- At Massachusetts' Revere High School, a policy of student-centered learning means students study what they’re interested in — and not just what teachers think students should focus on during lessons. Students at the school who took an English class that studied the TV show “The Walking Dead” were more likely to take AP English as a senior than those who took a different English course, according to The Hechinger Report.
- Since shifting to student-centered learning in 2010, children’s scores on the Massachusetts Comprehensive Assessment System English test at Revere High School rose dramatically: Just 50% of black students and 63% of Hispanic students earned a proficient or higher in 2009, but those numbers rose to 82% of black students and 77% of Hispanic students by 2017.
- As a result, the school district is now one of six that is part of the Massachusetts Consortium for Innovative Education Assessment, training teachers at schools around the state, and Principal Lourenco Garcia is also now the executive director of data and accountability for the Revere district to help push the idea of student-centered learning to other schools.
The concept of student-centered learning is one catching on far beyond the walls of Revere High School.
At Georgia's Luella Middle School, students spend Mondays during their four core classes — math, science, social studies and English language arts. But afterwords, they select an area where they think they need help and are allowed to choose the study method they want. Meriden Public Schools in Connecticut lets students decide which courses they’re ready to take by removing many of the prerequisites often required. The district also lets students earn credit for personalized learning experiences, according to its Road Map to Student-Centered Learning.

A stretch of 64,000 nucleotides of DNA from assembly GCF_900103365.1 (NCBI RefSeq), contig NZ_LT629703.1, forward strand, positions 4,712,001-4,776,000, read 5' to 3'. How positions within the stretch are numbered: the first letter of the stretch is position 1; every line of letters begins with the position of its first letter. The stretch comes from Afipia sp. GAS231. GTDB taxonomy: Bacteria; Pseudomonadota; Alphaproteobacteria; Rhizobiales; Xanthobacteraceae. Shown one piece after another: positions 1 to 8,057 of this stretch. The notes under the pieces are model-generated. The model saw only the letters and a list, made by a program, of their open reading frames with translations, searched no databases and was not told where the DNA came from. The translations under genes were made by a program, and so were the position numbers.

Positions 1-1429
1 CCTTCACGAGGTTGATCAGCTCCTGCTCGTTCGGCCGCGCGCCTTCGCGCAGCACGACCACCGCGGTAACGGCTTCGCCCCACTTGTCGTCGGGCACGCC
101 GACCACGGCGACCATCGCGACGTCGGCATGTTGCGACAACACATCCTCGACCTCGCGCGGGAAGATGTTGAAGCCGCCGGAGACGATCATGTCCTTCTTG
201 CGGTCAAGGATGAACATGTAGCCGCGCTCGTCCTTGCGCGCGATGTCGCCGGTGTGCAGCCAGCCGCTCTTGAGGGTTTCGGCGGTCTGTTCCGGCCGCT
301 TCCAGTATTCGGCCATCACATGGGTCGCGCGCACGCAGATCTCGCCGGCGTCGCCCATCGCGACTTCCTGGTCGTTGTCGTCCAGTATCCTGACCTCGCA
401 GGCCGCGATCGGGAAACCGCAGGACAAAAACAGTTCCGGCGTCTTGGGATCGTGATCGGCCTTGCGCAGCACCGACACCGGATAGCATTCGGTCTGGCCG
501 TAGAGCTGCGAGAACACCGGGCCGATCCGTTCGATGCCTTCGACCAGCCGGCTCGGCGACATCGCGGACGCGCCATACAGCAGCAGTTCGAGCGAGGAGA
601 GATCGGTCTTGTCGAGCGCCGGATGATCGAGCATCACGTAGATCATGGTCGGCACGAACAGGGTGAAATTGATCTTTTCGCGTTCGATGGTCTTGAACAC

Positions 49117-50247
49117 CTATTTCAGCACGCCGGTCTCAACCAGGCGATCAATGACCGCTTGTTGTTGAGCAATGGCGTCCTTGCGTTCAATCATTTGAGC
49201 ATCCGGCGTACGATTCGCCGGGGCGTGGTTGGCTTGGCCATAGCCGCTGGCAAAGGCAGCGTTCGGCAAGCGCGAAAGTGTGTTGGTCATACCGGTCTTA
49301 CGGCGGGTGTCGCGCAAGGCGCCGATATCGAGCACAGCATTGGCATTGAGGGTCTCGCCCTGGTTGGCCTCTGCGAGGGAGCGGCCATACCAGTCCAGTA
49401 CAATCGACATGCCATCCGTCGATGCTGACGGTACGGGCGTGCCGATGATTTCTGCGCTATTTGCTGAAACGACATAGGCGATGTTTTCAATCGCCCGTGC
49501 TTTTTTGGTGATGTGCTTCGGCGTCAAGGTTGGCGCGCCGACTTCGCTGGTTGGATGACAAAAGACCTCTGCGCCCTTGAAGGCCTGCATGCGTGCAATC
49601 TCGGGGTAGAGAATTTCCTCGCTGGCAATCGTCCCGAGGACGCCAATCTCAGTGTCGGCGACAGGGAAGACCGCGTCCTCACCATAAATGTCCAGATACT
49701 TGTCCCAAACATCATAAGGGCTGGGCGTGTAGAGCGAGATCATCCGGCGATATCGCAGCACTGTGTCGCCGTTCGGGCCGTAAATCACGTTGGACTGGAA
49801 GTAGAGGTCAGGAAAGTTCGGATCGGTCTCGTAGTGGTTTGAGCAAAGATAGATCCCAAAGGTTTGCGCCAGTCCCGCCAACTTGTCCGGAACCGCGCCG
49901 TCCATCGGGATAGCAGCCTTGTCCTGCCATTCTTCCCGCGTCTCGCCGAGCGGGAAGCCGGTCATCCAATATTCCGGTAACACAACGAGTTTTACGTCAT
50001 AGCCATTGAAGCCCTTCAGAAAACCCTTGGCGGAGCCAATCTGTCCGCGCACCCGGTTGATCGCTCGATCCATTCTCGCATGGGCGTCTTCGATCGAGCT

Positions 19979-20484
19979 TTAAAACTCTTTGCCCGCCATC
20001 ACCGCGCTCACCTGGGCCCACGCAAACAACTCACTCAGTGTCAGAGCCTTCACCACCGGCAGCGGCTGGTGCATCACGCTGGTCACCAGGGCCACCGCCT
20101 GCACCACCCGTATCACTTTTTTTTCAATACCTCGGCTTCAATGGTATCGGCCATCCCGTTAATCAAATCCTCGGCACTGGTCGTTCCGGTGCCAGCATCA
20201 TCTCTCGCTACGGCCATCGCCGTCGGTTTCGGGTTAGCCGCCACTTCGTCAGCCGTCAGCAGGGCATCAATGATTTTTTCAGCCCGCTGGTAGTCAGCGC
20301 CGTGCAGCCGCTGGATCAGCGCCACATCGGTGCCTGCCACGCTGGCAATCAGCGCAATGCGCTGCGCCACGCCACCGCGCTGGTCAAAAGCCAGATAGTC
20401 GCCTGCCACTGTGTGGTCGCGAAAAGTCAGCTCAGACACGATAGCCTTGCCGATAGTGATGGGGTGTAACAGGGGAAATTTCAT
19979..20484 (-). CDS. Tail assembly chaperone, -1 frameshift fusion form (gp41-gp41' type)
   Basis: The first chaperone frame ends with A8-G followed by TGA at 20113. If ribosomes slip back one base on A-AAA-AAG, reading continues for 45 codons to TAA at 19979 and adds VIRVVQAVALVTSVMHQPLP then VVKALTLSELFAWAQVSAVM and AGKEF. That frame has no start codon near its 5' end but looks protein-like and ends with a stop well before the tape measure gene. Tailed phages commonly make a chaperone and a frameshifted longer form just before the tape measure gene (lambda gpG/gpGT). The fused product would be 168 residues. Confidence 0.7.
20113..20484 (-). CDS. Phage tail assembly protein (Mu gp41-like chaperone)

The JFF, a group that looks at the intersection of education and America’s workforce, launched a Student-Centered Learning Research Collaborative in 2016 which includes five research studies examining the effect of student-centered learning on outcomes, to how different populations can be impacted from this learning method.
In the end, the JFF may help administrators build a roadmap with its findings so more districts can build student-centered learning experiences of their own.